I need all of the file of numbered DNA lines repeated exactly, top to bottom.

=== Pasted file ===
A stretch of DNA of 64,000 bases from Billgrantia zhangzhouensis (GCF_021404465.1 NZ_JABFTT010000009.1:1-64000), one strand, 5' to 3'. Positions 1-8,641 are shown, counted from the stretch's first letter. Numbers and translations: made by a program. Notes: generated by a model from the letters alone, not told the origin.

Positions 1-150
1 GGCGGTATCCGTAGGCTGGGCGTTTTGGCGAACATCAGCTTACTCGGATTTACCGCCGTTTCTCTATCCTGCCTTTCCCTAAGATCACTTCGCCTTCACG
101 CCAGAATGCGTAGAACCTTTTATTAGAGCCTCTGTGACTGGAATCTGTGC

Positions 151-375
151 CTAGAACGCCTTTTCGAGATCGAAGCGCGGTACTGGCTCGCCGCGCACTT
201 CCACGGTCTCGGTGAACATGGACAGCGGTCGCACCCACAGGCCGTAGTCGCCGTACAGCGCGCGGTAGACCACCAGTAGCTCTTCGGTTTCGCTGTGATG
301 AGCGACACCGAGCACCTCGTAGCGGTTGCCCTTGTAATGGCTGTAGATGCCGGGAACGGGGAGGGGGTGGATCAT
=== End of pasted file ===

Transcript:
A stretch of DNA of 64,000 bases from Billgrantia zhangzhouensis (GCF_021404465.1 NZ_JABFTT010000009.1:1-64000), one strand, 5' to 3'. Positions 1-8,641 are shown, counted from the stretch's first letter. Numbers and translations: made by a program. Notes: generated by a model from the letters alone, not told the origin.

Positions 1-150
1 GGCGGTATCCGTAGGCTGGGCGTTTTGGCGAACATCAGCTTACTCGGATTTACCGCCGTTTCTCTATCCTGCCTTTCCCTAAGATCACTTCGCCTTCACG
101 CCAGAATGCGTAGAACCTTTTATTAGAGCCTCTGTGACTGGAATCTGTGC

Positions 151-375
151 CTAGAACGCCTTTTCGAGATCGAAGCGCGGTACTGGCTCGCCGCGCACTT
201 CCACGGTCTCGGTGAACATGGACAGCGGTCGCACCCACAGGCCGTAGTCGCCGTACAGCGCGCGGTAGACCACCAGTAGCTCTTCGGTTTCGCTGTGATG
301 AGCGACACCGAGCACCTCGTAGCGGTTGCCCTTGTAATGGCTGTAGATGCCGGGAACGGGGAGGGGGTGGATCAT